Real Time Data Analytics: The Good, The Bad, And The Hard Place

A small and medium business perspective


Data analytics has been around since the invention of abacus, improving dramatically as centuries passed by. It has had to. The population of the planet and the complexity of the problem has increased exponentially. Solving a problem in batches and deciding on the corrective action is often not enough.

Enter real time analytics. The main goal for us has been to solve problems quickly as they happen, or even better, before they happen. Today we all want to use real time data analytics to foresee and solve problems for our business. But how exactly is the current industry faring?

The Good

Real time data analytics have come a long way over the last decade. Especially with the advent of big data and the general industry inclination towards data driven decision-making. While there has been ongoing debate about instinct vs insight in business, the importance of data has risen exponentially with the introduction of big data.

The best part is that technologies and tools are easily available today. Tools have real time data analytics capability for any business is right at our fingertips. Starting from open source solutions, which are absolutely free (combination of Kafka-Druid etc.) to enterprise grade solutions (New Relic, Splunk), business with patience and/or the funding to afford it are not short of choice.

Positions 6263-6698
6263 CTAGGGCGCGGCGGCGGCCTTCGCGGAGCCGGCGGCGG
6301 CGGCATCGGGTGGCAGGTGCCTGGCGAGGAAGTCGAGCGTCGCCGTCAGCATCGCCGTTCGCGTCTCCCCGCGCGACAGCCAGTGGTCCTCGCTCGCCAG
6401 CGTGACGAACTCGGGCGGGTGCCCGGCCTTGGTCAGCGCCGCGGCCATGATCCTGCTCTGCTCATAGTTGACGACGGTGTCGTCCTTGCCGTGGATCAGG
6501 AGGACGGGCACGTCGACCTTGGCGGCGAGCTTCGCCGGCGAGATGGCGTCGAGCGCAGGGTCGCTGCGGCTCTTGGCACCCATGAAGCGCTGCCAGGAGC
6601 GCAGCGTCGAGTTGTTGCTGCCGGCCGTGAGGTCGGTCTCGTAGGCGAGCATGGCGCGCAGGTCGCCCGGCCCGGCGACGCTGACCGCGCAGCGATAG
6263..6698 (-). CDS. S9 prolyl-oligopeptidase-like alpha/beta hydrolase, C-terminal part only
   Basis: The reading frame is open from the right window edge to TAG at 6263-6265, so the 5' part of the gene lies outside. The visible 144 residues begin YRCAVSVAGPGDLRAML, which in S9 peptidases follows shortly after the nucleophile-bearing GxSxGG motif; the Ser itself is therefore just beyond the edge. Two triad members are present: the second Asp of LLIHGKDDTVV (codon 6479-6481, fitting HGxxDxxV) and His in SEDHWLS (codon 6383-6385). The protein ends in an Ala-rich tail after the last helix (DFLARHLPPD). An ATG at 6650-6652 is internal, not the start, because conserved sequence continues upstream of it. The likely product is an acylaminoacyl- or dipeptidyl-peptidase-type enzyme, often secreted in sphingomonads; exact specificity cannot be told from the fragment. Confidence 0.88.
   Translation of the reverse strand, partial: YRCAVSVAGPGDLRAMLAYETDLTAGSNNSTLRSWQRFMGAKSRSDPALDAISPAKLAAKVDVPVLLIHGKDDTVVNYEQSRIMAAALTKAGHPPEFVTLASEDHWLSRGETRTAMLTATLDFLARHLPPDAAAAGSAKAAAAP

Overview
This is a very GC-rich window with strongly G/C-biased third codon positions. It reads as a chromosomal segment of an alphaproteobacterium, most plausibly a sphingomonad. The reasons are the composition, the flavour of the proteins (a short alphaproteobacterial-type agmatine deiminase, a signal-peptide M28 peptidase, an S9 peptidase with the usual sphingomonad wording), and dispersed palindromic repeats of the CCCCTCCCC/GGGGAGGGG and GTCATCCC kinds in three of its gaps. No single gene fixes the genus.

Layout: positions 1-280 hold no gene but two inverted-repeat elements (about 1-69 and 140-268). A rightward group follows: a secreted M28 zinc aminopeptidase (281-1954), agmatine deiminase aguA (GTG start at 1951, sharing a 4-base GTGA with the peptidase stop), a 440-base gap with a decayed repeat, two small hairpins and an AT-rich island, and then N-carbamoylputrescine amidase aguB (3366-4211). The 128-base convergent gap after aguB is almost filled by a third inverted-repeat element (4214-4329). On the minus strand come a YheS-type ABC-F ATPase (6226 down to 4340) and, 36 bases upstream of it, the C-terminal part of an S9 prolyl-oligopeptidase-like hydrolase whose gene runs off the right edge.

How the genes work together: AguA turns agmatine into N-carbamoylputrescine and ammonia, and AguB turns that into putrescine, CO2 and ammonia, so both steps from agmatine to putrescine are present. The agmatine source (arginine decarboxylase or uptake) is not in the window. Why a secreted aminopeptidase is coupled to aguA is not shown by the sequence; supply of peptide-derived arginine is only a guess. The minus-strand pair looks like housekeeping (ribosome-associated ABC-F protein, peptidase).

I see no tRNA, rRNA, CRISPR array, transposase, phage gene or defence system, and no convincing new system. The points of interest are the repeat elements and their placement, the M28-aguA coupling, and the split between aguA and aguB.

The Bad

Real time analytics is yet to be efficiently utilized to its full potential. We often see businesses using real time analytics tools to barely monitor a data source such as data center or websites. While the idea of using real time analytics fascinates business decision makers, often the technical team of an organization does not align with the business teams to fulfil the promise of real time data.

Often, the technology stack used (open source components to build real time analytics tools are often not very convenient for rapid development) or the tools that are used (charges for enterprise grade tools are out of reach for small and medium business) provide the challenge.

The Hard Place

Stuck between a rock and hard place. That's how small and medium businesses often end up working with tools with limited features. Eventually they lose to bigger organizations in terms of agility. Building a custom open source based analytical tool requires money, time, effort and the know-how. On the other hand often tools like Splunk (lowest price $900/GB) or New Relic (separate pricing for data and hosting) puts these tools out of the reach of these organizations.


The good news is that several companies in recent times have been trying to bring affordable solution to this space. The likes of IQLECT (approx. $0.93/GB), DataDog ($15/host/month) and Scout ($10/host/month) are making a decent effort to provide an alternative to small and medium businesses.

Big data hype small

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